Published 02 November 2023
“Enabling Good Lives is a movement to help shift power and authority from government to disabled people and whānau, says Dr Carey-Ann from Enabling Good Lives Leadership Group.
New Zealand Down Syndrome Association (NZDSA) and Firstport (National Disability Information and Advisory Service) co-hosted their first-ever hybrid conference event as part of Down Syndrome Awareness Month. The two sessions helped inform and engage our community on supported decision-making, with a particular focus on our Down Syndrome community.
The ‘With US, Not For Us’ themed sessions allowed people to attend digitally from around Aotearoa and in person at the Easie Living Store in Palmerston North. Session one was focused on understanding professional insights, and session two was hearing from our community and the impacts of living with supported decision-making.
Session one: Exploring Supported Decision-Making introduced Erika Butters from the Personal Advocacy and Safeguarding Trust, Peter Allen and Dr Carey-Ann Morrison from the National Enabling Good Lives Leadership Group.
Erika Butters brought her knowledge as an Advocacy National Director from the Personal Advocacy and Safeguarding Adults Trust. She shared who might want supported decision-making and how to make it happen.
“There are lots of reasons why a person might need support to make decisions, it could be a learning disability, the impacts of neurodiversity, a communication impairment or due to mental health impacts. “
“Safeguarding is an approach to supported decision-making that puts the person at the center.”
Instead of 'substitute decision-making,' where a support person uses their own judgement to make a decision on behalf of someone, supportive decision-making follows a mana-enhancing process to help people their own decisions.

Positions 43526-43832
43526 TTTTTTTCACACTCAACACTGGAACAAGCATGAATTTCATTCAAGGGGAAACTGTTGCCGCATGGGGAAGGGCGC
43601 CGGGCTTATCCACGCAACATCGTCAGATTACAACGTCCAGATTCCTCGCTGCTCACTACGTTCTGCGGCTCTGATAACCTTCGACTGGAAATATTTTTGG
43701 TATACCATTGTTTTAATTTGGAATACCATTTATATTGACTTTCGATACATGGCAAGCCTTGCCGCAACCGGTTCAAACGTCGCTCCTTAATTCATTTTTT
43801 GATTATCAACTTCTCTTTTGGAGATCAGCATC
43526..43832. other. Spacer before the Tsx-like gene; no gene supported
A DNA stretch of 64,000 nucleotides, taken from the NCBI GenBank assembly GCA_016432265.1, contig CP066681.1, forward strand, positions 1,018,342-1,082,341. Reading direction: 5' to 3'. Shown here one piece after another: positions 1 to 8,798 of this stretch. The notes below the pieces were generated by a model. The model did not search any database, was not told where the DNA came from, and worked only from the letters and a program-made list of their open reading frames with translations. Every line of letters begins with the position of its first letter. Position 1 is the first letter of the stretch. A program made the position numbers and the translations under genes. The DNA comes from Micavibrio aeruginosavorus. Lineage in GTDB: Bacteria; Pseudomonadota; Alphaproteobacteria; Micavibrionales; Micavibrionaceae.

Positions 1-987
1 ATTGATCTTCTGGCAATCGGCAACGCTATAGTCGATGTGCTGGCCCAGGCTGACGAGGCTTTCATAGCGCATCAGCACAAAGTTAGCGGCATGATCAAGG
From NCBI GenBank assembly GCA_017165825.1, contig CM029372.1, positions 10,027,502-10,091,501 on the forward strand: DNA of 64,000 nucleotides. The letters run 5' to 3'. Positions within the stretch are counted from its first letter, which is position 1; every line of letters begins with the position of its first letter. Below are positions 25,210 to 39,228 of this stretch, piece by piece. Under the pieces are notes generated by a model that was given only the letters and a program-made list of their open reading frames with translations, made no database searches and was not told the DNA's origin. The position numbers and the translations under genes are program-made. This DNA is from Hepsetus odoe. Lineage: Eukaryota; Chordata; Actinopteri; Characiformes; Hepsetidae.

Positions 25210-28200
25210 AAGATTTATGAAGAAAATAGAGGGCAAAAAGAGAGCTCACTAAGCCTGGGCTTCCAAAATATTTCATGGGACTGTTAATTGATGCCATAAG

Read more about taking action on supported decision-making on Firstport
Peter Allen and Dr Carey-Ann Morrison built on Erika’s korero by sharing the approach of safeguarding and its connection to Enabling Good Lives (EGL).
“EGL is a social movement and response to the oppression and discrimination of disabled people,” says Carey-Ann.
“There are similarities between EGL and safeguarding. When these concepts are enacted and enacted well, it ensures disabled people and their family's rights are upheld.”
“It’s about giving people skills so they can have a true voice,” says Peter. “We have to make sure we are out there doing development to build people’s capacity and capability to decide.
“Voice is more than being heard; it’s about the ability to exercise decision-making,” the pair explained.
“To make a decision is a skill and something we are not all born with, it’s a muscle we need to be able to grow,” says Carey-Ann.
Keen to learn more? Watch Peter and Carey-Ann in action on the recording.